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Ramirez v. Exxon Mobil Corp.

United States District Court for the Northern District of Texas, Dallas Division

August 14, 2018, Decided; August 14, 2018, Filed

Civil Action No. 3:16-CV-3111-K

Opinion

 [*839]  MEMORANDUM OPINION AND ORDER

Before the Court are: (1) Defendants ExxonMobil Corporation, Rex W. Tillerson, Andrew P. Swiger, Jeffrey [**3]  J. Woodbury, and David S. Rosenthal's Motion to Dismiss the Consolidated Complaint (Doc. No. 46) and (2) Defendants ExxonMobil Corporation, Rex W. Tillerson, Andrew P. Swiger, Jeffrey J. Woodbury, and David S. Rosenthal's Motion to Strike the Declaration of Charlotte J. Wright, Ph.D., the Affirmation of John Oleske, and the Allegations of the Consolidated Complaint that Rely on Them (Doc. No. 48). The Court carefully considered the motions, the responses, the replies, the appendices, the relevant record, and the applicable law. Because it is inappropriate to consider expert opinions at the pleading stage of a case and the Court cannot consider conclusory allegations and unwarranted deductions, the Court GRANTS in part and DENIES in part Defendants' motion to strike. Lead Plaintiff sufficiently pleaded the alleged material misstatements and loss causation and met the heightened scienter standard, and therefore the Court DENIES in part the motion to dismiss as to Defendants ExxonMobil Corporation, Rex W. Tillerson, Andrew P. Swiger, and David S. Rosenthal. The Court GRANTS the motion to dismiss as to the securities fraud Section 10(b) and Rule 10b-5 claim for Defendant Jeffrey J. Woodbury but DENIES the motion [**4]  to dismiss as to the Section 20(a) claim for Defendant Jeffrey J. Woodbury.

I. Factual and Procedural Background

Lead Plaintiff Greater Pennsylvania Carpenters Pension Fund ("Pension Fund") filed this securities fraud case on behalf of all persons who purchased or otherwise acquired Defendant ExxonMobil Corporation's ("ExxonMobil") publicly traded common stock between March 31, 2014 and January 30, 2017, inclusive (the "Class Period"). Pension Fund bases their securities fraud claims on alleged material misrepresentations or omissions made during the Class Period by Defendants ExxonMobil, Chairman of the Board and Chief Executive Officer Rex W. Tillerson ("Tillerson"), Senior Vice President and Principal Financial Officer Andrew P. Swiger ("Swiger"), Vice President of Investor Relations and Secretary Jeffrey J. Woodbury ("Woodbury"), and Vice President, Controller and Principal Accounting Officer David S. Rosenthal ("Rosenthal") (collectively "ExxonMobil").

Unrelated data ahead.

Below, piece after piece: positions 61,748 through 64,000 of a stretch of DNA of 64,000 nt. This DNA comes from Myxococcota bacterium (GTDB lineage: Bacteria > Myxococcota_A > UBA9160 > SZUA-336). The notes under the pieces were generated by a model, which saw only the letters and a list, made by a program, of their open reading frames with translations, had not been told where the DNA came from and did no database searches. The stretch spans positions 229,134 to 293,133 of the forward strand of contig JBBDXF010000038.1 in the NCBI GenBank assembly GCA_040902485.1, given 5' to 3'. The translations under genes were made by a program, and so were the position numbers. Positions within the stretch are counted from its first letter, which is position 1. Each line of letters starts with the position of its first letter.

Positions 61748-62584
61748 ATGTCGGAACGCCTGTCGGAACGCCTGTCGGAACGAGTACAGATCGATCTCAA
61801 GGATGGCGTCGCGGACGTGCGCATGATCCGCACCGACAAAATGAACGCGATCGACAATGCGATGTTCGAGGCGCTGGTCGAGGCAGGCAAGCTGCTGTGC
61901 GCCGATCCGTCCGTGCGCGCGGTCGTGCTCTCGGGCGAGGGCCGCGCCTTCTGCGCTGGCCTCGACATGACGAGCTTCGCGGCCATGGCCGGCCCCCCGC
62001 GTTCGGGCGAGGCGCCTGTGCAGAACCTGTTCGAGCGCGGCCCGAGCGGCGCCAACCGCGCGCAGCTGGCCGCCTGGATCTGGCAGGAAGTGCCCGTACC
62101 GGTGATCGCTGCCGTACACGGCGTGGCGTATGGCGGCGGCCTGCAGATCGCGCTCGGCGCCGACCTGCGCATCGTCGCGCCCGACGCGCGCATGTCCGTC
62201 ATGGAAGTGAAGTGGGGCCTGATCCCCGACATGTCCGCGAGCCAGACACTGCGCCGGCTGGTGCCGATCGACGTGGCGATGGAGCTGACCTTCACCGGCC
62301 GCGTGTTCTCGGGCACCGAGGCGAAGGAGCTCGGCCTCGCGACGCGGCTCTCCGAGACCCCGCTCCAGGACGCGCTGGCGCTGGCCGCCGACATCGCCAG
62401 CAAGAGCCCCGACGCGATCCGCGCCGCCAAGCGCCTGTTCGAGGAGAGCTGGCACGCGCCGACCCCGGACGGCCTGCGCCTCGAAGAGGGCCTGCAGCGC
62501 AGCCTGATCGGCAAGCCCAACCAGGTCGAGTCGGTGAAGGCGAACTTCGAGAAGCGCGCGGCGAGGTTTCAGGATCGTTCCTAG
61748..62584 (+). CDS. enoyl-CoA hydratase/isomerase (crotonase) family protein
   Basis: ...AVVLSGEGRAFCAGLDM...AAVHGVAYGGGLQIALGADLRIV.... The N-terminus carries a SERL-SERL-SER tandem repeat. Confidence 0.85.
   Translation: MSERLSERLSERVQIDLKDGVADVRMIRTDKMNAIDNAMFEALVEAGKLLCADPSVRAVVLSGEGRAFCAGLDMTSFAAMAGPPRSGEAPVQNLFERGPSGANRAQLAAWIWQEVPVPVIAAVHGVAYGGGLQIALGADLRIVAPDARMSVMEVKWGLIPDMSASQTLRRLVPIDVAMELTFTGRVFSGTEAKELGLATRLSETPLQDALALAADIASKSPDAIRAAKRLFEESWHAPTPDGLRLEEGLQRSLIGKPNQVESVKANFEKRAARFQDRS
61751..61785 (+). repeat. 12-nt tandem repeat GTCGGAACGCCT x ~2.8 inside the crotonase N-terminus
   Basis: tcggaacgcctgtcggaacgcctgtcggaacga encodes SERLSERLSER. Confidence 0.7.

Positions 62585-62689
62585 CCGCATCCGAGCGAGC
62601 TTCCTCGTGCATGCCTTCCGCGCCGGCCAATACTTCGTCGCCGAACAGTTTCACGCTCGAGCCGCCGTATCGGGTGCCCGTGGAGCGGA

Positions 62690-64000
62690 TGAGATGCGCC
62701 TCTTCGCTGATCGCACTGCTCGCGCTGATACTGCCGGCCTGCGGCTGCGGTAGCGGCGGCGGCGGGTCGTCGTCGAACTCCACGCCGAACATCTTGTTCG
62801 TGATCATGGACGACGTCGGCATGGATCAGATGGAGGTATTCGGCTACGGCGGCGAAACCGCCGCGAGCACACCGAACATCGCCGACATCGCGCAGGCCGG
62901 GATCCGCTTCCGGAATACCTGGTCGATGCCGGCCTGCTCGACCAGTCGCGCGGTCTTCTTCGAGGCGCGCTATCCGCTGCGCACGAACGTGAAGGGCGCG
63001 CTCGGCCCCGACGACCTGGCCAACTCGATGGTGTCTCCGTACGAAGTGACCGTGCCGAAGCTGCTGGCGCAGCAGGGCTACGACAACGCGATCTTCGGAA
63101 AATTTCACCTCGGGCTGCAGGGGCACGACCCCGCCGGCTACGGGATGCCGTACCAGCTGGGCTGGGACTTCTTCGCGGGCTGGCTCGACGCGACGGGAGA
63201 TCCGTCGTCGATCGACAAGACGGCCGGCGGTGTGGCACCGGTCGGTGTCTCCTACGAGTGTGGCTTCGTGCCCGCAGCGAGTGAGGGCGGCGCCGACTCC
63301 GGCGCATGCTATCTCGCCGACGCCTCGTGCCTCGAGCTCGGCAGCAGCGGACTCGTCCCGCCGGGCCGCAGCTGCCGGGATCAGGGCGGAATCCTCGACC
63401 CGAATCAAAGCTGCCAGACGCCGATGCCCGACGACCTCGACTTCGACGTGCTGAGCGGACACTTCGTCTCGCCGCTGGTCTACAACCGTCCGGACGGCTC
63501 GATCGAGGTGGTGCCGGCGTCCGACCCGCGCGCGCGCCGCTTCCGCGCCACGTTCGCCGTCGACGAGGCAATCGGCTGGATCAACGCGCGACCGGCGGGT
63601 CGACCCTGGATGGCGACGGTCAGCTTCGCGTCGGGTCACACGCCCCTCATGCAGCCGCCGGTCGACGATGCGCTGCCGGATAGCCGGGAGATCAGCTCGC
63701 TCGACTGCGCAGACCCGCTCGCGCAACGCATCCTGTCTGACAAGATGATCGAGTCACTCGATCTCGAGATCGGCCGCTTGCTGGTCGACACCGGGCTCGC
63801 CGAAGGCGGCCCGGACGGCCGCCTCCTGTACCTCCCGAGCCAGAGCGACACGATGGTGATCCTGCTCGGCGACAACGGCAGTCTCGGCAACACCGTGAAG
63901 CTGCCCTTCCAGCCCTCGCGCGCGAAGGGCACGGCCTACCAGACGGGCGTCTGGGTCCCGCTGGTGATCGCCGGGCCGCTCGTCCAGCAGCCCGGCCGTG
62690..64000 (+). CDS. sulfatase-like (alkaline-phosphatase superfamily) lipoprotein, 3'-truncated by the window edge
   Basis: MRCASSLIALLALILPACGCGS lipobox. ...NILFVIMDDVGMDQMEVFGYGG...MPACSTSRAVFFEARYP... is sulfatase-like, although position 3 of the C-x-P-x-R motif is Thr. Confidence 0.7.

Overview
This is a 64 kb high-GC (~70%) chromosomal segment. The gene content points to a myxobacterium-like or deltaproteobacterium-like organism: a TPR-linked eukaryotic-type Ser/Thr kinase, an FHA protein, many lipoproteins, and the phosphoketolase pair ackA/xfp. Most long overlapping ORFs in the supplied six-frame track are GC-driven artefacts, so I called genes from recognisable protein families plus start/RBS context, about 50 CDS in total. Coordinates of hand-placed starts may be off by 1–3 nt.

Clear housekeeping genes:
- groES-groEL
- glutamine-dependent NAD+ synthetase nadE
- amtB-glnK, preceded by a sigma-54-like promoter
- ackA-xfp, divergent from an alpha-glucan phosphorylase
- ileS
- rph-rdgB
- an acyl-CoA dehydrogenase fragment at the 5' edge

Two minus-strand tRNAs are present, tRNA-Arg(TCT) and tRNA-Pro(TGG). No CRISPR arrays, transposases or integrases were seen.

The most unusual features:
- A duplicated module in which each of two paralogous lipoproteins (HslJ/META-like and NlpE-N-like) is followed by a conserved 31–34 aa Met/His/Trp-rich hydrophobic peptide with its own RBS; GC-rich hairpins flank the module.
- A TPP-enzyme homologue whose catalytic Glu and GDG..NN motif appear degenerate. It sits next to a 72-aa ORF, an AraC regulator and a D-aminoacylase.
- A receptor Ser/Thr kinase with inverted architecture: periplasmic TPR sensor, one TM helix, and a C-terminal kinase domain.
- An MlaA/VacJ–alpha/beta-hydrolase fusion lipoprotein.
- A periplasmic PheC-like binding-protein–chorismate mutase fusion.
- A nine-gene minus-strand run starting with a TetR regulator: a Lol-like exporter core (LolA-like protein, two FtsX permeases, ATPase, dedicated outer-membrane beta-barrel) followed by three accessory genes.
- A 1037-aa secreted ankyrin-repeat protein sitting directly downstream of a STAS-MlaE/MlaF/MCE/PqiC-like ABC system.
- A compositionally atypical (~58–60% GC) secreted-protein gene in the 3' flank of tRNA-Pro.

On March 31, 2014, the first day of the Class Period, ExxonMobil released its report "Energy and Carbon—Managing the Risks" ("MTR Report"), which addressed shareholder concerns regarding global energy demand and supply, climate change policy, and [**5]  carbon asset risk. The MTR Report explained that ExxonMobil considers possible government policy changes on climate-related controls, such as restricting emissions, and the effect of these policy  [*840]  changes on oil and gas exploration, development, production, transportation, and use of carbon-based fuels. The MTR Report stated that ExxonMobil takes these policies into consideration by factoring in a proxy cost of carbon when calculating any investment's or project's projected financial outlook. On March 31, 2014, ExxonMobil also released a report entitled "Energy and Climate," which stated ExxonMobil applied a proxy cost of approximately $60 per ton in 2030 and $80 per ton in 2040.

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334 F. Supp. 3d 832 *; 2018 U.S. Dist. LEXIS 136935 **; Fed. Sec. L. Rep. (CCH) P100,241; 2018 WL 3862083

PEDRO RAMIREZ, JR., Individually and on Behalf of All Others Similarly Situated, Plaintiff, v. EXXON MOBIL CORPORATION, REX W. TILLERSON, ANDREW P. SWIGER, JEFFREY J. WOODBURY, and DAVID S. ROSENTHAL, Defendants.

CORE TERMS

proxy, scienter, alleges, reserves, impairment, carbon, material misstatement, misleading, investors, Affirmation, strong inference, disclose, pleaded, argues, Bitumen, motion to dismiss, securities fraud, contends, costs, de-booked, Declaration, disclosures, Dry, credit rating, causation, climate, email, year-end, material misrepresentation, Offering